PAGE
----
MT defects correlate with accumulated cargo in dhc-1 mutants

We next examined axonal MTs, labelled with GFP-tagged Ensconsin MT Binding domain (EMTB::GFP) and GFP::TBA-1/α-Tubulin, and could not detect a difference between wt and dhc-1 mutants (Supplementary Fig. 4A–D). We then visualized dendritic MTs with the NCD-type minus-end-directed kinesin KLP-16::YFP, which is distributed on MTs in a distal to proximal gradient, causing it to be enriched at the dendrite tip54. In contrast to wt, dhc-1(wy743) mutants showed a prominent MT loop structure at the tip of the dendrite (Fig. 3a,b). The dhc-1 alleles SMA, LOA, or195 and or352 showed a similar phenotype, which could be rescued cell autonomously (Fig. 3c). Additional MT markers (EMTB::GFP, GFP::TBA-1, and EBP-2::GFP) confirmed the presence of the loop at the dendrite terminal (Supplementary Fig. 4A–D).

We wondered whether MT looping and dendritic cargo accumulations could be related, since they arise at the same location. Consistently, the dhc-1(js319) allele, which shows only axonal cargo accumulation, did not show dendritic MT abnormalities (Fig. 3c). Furthermore, examination of the MT loop in various dhc-1 heterozygous alleles revealed precisely the same spectrum of phenotypic penetrance as the SVP accumulation (Fig. 3c). These results indicate that MT defects in the dendrite correlate with cargo accumulation.

DHC-1 continuously maintains cystoskeletal integrity

Next, we studied the temporal progression of MT defects. A small loop at the tip of the dendrite was apparent in 15% of L2 larvae, 49% in L3 and all animals by L4. The appearance of dendritic SVP accumulations followed a similar developmental profile (Supplementary Fig. 4E). Along with dendrite growth, the size of the loop increased (2.2±0.3 μm in 1 day old adults, Fig. 3d). Adult animals occasionally had additional smaller secondary loops along the dendrite. However, as these loops were infrequent, we focused almost all our subsequent analysis on the terminal loop. With aging, the loop at the tip often collapsed and gave rise to other aberrant structures such as small branches or bifurcations (Fig. 3d). These observations suggest that dhc-1 is continuously required throughout dendrite growth. Consistently, cell-specific rescue of wy743 was achieved with a transgene driven by the Pitr-1 promoter (Fig. 3c), which is only expressed after the mid L4 stage. Ongoing requirement for dhc-1 was also observed with the temperature-sensitive allele or195, which showed increased defects upon shift from 13 °C to 25 °C at the L4 stage (Supplementary Fig. 4F). We conclude that dhc-1 is continuously required to maintain MT morphology and cargo distribution.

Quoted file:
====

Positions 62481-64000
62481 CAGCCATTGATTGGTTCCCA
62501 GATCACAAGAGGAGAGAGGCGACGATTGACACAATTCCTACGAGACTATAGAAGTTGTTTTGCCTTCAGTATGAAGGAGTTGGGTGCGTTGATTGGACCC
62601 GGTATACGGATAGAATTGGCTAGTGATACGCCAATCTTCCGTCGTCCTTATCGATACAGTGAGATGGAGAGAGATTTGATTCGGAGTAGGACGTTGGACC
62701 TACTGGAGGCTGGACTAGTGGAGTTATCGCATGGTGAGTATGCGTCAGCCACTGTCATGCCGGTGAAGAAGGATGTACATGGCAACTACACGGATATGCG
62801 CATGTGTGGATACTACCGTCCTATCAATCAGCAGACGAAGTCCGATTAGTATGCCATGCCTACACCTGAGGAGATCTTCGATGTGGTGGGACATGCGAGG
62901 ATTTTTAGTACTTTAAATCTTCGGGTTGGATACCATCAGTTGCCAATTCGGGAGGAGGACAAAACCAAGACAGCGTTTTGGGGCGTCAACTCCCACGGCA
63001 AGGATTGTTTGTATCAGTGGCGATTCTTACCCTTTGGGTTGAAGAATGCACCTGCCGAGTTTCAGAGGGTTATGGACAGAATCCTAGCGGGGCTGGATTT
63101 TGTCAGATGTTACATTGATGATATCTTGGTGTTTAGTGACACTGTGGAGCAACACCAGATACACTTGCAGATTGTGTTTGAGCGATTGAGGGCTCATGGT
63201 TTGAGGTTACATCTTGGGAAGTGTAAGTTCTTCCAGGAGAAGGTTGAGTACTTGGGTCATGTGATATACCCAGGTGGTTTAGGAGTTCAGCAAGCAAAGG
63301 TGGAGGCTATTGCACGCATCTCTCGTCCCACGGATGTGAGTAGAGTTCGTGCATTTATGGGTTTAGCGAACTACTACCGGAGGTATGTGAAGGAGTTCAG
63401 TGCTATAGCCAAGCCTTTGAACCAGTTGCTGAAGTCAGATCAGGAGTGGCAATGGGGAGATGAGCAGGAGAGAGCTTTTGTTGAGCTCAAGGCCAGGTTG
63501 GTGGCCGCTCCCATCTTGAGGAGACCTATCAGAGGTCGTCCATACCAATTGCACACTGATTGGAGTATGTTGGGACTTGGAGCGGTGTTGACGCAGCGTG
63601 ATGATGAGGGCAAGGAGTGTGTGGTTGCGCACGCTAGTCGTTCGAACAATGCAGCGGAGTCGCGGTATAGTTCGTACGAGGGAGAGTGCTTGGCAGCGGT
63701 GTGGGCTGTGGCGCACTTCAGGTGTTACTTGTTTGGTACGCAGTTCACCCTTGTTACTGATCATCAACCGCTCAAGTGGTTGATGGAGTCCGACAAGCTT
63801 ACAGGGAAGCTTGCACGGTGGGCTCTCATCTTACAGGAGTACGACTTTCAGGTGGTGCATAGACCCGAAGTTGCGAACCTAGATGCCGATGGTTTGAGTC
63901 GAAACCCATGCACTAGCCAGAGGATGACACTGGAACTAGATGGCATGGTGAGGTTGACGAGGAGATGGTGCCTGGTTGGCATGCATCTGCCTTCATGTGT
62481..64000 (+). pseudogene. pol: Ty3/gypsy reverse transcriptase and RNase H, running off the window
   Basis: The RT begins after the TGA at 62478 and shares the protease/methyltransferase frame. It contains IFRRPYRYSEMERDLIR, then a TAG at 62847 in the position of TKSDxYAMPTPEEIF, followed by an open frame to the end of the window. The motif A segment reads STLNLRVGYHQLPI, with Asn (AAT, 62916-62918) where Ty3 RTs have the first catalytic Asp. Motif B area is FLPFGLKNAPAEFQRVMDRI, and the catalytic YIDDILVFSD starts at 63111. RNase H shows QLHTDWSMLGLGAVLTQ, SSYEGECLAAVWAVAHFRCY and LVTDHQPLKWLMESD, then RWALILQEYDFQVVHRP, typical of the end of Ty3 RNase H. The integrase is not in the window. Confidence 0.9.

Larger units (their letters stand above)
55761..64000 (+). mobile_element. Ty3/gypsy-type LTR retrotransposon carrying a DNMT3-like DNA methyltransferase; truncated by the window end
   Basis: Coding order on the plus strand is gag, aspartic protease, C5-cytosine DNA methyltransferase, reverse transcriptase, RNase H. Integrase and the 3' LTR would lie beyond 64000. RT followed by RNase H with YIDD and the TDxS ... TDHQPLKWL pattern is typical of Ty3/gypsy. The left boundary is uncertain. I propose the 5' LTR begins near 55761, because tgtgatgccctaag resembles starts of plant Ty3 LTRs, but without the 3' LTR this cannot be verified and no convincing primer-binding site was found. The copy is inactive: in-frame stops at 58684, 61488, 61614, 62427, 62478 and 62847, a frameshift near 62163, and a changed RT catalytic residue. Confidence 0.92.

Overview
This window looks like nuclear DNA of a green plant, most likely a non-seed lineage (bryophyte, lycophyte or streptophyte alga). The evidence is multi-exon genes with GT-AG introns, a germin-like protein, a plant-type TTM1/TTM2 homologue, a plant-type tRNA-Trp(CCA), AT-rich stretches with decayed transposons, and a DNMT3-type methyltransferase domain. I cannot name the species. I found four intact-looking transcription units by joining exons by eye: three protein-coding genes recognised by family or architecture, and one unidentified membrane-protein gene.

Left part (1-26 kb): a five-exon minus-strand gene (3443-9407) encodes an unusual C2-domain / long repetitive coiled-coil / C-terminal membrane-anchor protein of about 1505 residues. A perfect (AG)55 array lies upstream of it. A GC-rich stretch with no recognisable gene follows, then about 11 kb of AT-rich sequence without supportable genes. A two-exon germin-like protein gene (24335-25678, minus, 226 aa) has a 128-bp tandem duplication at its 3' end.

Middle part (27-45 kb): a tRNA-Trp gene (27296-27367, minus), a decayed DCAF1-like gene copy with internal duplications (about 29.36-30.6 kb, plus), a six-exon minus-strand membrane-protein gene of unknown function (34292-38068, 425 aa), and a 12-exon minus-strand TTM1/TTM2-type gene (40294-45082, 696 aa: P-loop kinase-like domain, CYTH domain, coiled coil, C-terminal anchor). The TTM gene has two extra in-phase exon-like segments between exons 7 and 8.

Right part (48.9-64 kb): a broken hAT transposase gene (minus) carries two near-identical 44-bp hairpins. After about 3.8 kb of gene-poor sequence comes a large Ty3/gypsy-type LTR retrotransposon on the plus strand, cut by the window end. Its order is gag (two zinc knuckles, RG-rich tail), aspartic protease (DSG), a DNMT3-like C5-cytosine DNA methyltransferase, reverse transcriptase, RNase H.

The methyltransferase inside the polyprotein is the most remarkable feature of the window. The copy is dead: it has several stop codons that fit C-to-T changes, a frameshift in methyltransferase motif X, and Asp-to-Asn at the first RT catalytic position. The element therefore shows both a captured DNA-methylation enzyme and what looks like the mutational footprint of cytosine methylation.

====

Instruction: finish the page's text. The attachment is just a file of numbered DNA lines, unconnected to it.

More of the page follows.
MT phenotypes correlate with reduced availability of SVPs

The progressive aggravation of the dendritic MT phenotypes in dhc-1(wy743) raises the possibility that cargo distribution defects are likewise exacerbated with age. We followed the accumulation of SVPs in the dendrite, in parallel with their loss from their normal location in the axonal synaptic patch. In wt animals, 90% of synaptogyrin/SNG-1::GFP fluorescence was localized to the axon through the first 4 days of adulthood (Fig. 3e,f,h). In dhc-1(wy743), 48% of synaptogyrin/SNG-1 fluorescence was localized to the dendrite in L4 animals. The accumulation of synaptogyrin/SNG-1::GFP in the dendrite increased over time, until at day 4, 85% of the signal was in the dendrite (Fig. 3f,h). The accumulation of SVPs in the dendrite was accompanied by their disappearance from the synaptic patch (compare Fig. 3e,f). Hence, ectopic cargo accumulations in dhc-1(wy743) reduce the availability of SVPs at presynapses. dhc-1(js319), which shows normal MTs but defective transport, had a phenotype similar to wt (Fig. 3g,h). Thus, maintenance of an intact dendritic cytoskeleton by DHC-1 is critical for ensuring normal levels of SVPs at presynapses.

DHC-1 maintains the spatial distribution of MTs